Some interesting customs existed in Kerala decades and centuries ago

Through this column I would like to share some interesting facts and customs existed in Kerala decades ago in the pre-independent era during King’s rule, and I shall begin with Wedding Tax of Kochi Kingdom. Watch this space and I shall add more facts as soon as I collect more.

Vivaha Nikuthi (Wedding Tax)

During old days, there existed an interested tax in Kerala; a wedding tax that’s leveled when people belonging to certain communities enter marriage bliss. A proclamation of Kochi Divan Nenchappayya in year 1821, June 5 was so – As tax collected from Suriyani and Nasrani groups of Christians has given sorrows to these groups of people, and government is now not at all interested in it, this tax system has been abolished. As it was not told earlier that this amount was removed legally, it has been collected by government authorities, which gave difficulties to poor Christian people. That’s why King has given the final decision that this tax has been excluded, and government authorities don’t have the right to levy from people in future. For the benefits and welfare of Suriyanis, they have also been exempted from its arrears. If any government authority person tries to collect this tax in future, he will be trialed in court and given punishment. The wedding tax collected from Suriyani Christians was abolished in the year 1821 by Kochi Raja.  

Ammachi & Ammaveedu

Travancore adopted matrilineal custom (Marumakkathaayam) where power was passed through female heirs. For the same reason, male members of Royal family were allowed to do sambhandhams (marriages) from Nair families and its sub-castes. Such ladies known as ‘Ammacchi/Ammacchis’ or children born in this wedlock don’t hold any royal title and can’t enter palace; nor can they keep relationship with any other members of royal family. But they lived a luxurious life and enjoyed high social status. Children were known by mother’s caste, and the relationship with royal family seizes with husband’s death. Ammachis remain single throughout their life too. In short, male members of royal family had morganatic marriages outside their caste, and they often had more than one consorts too. Read more.

Meesa Kaazhcha – Tax given to flaunt a moustache

When you hear the term, ‘Meesa Kaazhcha’ you may think that it’s a fashion quotient to flaunt a moustache in the public. But it’s not true. It’s tax given to the rulers to place a moustache, and this strange tax existed in Kerala once, centuries ago. In those days, when society was divided into four classes as Brahmins, Kshatriyas, Vaisyas and Shoodras, only the lowest sector Shoodras were allowed to place a moustache. If any person belonging to other caste groups wants a moustache, he should pay tax. In those days, tax was also levied for wearing rings, high class sandals known as Methiyadi as well as headband (urumaal). Each tax had its own name, that’s the only difference.

Easy trick to capture petty thieves

In the 18th century, thieves of Travancore targeted rich people looting them very often. Though the king sent his soldiers across the state, they couldn’t put an end to robberies. Maharaja Rama Varma put forward an interesting trick to capture thieves with the aid of his subjects. His idea was that villagers should also participate in the mission to catch thieves, and he chose those villages looted by thieves. If they fail to capture thief or get the mainour back, the whole villagers should together collect the same amount of money and give it to the victim who was looted. When people started losing money from their hands, they turned more vigilant and it became impossible for thieves to get out of their homes. Thus Rama Varma’s trick gave a positive result at end.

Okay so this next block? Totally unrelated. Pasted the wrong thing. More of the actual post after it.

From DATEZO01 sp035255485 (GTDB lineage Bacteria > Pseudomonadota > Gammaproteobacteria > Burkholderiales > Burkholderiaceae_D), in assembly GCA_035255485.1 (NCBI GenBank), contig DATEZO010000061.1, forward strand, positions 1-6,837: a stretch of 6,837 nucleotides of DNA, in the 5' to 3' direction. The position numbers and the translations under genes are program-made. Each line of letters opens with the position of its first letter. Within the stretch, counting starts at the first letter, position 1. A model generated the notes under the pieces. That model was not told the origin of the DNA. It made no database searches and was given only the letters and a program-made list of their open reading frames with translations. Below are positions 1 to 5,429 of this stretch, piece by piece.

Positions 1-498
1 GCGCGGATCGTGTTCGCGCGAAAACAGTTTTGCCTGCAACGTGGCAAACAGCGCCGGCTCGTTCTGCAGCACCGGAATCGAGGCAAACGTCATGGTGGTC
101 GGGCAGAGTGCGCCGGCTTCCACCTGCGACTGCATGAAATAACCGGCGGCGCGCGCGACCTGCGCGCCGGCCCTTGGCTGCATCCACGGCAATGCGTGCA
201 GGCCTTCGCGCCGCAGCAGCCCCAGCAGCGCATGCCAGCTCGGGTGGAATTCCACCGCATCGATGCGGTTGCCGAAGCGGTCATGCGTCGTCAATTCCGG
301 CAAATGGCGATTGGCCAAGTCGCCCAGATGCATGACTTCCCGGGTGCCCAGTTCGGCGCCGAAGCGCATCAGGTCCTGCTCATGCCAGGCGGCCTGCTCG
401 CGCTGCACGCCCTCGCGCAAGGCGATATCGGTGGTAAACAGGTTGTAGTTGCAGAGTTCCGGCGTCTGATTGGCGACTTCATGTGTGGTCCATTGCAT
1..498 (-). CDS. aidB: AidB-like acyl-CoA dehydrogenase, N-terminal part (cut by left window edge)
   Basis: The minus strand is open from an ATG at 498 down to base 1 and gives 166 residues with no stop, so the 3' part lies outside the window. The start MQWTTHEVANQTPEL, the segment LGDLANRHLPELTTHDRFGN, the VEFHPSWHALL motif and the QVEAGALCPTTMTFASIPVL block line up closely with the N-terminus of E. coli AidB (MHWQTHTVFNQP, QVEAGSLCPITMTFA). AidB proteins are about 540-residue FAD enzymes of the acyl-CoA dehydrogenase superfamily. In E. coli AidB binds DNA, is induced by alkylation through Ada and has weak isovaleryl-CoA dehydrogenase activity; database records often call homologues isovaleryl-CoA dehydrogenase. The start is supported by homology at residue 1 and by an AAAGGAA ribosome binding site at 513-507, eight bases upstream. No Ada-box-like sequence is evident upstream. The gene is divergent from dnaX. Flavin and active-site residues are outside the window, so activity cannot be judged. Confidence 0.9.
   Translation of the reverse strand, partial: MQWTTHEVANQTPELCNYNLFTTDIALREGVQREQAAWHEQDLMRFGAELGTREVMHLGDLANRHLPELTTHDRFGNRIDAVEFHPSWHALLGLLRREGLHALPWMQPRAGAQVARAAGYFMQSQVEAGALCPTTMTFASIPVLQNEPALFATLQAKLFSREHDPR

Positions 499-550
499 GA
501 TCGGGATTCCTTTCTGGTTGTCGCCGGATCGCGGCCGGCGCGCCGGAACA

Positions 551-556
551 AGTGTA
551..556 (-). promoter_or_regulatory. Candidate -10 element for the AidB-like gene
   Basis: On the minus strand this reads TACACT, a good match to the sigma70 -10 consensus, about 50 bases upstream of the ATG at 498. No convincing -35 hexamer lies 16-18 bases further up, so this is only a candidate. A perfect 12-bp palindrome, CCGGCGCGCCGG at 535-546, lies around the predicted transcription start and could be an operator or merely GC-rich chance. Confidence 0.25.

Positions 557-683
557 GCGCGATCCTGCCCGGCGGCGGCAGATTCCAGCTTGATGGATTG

Dukhacharanam (Mourning over the death king)

In the travel records of Italian traveller D. Varthoma, who reached Kozhikode in the 16th century certain interesting facts are told about what subjects do following the death of their beloved ruler. All the men go bald head soon after the death of their king. Only the high-class people of the society reserve a little hair on their heads. Till the period of mourning ends people or family members can’t use fish or meat. Members of royal family as well as close relatives should remain so for the next one year. The successor to the throne can’t cut his hair or nail till the period ends. After one year when the mourning period ends, it’s celebrated in the palace, and those who participated in the customs are given a grand meal.

When subordinates punish their higher officials

Long before independence, the king of Kochi made a strange and bizarre law. A worker should take permission in advance before he takes a leave. If anyone breaks this law, the punishment is not given to worker. Interestingly it was given to his officer, who was careless about his subordinate’s disappearance. The funny part is – the whip is given in the hands of the worker who took leave without permission and he is asked to punish his officer. In most cases, the employee takes it as the golden opportunity to punish his officer and he would also take occasional leaves without permission so that he can teach his officer a lesson.    

When lease is not given